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A smart card, also called a chip card or an integrated circuit card (ICC) may look just like a magnetic-stripe credit card, but it’s not. Most smart cards hold a computer chip that contains a microprocessor, which, unlike a magnetic-stripe card, is able to receive and process data. Smart cards are used for identification, to hold important records, and for financial transactions. There are a number of different types of smart card technology, and new types continue to be developed as more secure systems are sought and new uses are invented for them.
Overall, many distinguish smart card technology into contact cards and contactless cards which have a different relationship to the card reader, which is often called a CAD or Card Accepting Device, and Vault Cards™. A contactless card, also referred to as a proximity card, has an embedded antenna and makes a wireless connection to the card reader.
The contact cards are the most common form of smart card technology. These cards are the ones with the chip, which appears as a small gold plate. When the contact card is inserted in a CAD, the CAD makes contact with the chip, enabling the transfer of information. There are two types of contact cards: memory cards — which may have straight memory, protected/segmented memory, or stored value memory — and CPU/MPU cards. Straight memory cards have the most data storage, but they only store data and are essentially miniature floppy disks. Protected/Segmented memory cards can write protect some of the data they hold, can restrict access through a password, and have read/write capability.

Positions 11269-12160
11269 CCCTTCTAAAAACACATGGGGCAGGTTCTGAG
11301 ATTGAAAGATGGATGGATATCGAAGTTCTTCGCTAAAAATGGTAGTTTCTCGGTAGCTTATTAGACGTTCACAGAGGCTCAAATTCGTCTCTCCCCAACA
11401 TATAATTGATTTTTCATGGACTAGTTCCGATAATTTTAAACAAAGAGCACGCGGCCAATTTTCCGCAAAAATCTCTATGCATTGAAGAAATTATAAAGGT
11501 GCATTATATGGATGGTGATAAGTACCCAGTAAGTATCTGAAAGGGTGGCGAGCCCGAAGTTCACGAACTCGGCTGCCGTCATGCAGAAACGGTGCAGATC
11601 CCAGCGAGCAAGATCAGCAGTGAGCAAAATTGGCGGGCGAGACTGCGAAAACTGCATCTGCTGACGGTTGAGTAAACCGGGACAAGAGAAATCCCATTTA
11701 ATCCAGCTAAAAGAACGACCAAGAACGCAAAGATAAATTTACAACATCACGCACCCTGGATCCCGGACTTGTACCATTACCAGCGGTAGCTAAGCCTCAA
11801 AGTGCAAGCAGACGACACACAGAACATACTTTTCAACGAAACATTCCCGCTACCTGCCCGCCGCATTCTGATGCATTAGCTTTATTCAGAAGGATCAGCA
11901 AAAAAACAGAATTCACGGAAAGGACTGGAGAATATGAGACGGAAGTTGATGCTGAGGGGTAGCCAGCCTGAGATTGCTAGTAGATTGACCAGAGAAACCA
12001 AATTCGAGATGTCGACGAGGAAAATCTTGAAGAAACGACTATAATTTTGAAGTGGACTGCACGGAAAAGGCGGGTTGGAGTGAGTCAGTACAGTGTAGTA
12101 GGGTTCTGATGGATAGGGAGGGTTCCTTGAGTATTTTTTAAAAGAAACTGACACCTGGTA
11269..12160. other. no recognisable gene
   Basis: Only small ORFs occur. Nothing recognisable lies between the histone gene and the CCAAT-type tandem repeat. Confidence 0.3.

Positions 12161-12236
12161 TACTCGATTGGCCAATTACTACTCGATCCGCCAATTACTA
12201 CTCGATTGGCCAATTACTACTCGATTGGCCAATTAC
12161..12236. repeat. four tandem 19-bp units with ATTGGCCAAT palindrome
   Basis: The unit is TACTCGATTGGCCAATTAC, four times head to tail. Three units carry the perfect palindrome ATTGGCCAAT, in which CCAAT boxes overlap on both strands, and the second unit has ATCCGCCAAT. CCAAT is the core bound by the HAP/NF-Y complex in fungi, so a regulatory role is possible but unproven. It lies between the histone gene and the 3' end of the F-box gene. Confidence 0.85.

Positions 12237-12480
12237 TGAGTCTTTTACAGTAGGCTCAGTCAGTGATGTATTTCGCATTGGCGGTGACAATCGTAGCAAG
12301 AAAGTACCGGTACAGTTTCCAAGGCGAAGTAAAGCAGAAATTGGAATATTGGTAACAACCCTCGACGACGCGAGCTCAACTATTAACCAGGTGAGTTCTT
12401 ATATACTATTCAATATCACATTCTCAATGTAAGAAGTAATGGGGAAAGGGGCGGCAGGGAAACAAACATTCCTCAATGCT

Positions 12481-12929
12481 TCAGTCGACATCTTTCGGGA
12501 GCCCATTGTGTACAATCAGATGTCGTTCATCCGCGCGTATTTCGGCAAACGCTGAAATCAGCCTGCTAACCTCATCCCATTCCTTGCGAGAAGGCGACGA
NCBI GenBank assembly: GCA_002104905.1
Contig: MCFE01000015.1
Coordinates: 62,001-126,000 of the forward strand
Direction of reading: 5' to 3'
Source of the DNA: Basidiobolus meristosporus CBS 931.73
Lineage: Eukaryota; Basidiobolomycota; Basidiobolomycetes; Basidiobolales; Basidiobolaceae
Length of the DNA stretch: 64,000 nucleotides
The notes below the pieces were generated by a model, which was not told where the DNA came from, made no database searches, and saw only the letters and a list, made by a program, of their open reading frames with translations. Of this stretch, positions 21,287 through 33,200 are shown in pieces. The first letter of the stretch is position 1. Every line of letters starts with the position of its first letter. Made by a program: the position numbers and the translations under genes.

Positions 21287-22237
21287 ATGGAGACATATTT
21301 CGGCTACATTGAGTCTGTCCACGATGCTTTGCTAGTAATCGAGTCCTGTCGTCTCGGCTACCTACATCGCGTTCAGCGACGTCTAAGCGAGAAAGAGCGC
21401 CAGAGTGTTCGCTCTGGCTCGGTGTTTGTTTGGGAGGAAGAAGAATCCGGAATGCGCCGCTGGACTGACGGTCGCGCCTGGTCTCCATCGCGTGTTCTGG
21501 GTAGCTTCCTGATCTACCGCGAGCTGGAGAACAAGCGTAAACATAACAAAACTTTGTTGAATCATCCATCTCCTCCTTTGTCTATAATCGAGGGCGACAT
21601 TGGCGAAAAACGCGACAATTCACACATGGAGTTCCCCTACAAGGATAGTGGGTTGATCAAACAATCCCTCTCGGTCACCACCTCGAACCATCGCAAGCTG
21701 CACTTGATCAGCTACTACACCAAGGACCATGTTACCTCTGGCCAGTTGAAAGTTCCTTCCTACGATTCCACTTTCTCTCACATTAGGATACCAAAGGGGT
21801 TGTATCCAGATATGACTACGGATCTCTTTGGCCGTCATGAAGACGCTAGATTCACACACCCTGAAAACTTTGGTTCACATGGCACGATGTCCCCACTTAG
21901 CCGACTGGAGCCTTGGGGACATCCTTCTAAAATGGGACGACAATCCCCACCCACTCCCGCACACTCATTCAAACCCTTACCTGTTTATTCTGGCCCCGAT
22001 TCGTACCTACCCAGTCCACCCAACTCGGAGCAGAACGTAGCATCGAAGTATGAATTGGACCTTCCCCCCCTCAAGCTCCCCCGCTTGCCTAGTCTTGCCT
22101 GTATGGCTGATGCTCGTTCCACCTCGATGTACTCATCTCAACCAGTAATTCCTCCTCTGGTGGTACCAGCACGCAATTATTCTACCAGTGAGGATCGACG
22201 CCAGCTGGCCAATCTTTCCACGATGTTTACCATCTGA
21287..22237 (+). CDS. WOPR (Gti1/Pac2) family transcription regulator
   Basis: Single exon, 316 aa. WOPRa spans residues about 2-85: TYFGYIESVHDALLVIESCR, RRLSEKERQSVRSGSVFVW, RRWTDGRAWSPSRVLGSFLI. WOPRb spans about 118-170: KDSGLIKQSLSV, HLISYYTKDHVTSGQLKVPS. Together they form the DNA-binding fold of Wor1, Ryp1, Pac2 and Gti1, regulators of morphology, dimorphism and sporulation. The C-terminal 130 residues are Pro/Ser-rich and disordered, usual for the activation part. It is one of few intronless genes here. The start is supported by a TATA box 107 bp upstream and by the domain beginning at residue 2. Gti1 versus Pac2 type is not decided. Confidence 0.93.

Stored value memory cards have permanent security features, but all or nearly all memory is taken up with storing the value or tokens they hold. A sample use is a phone card. The card may be either rechargeable or disposable, depending on design. CPU/MPU cards or microprocessor multifunction cards are capable of data processing. They have the ability to securely identify users and update information.
Java cards are another type of smart card technology. They differ from other smart cards in the language they use — Java rather than assembly language — as well as in using applets, small applications. Sun Microsystems®, now a part of Oracle®, is continuing the development of the Java card.
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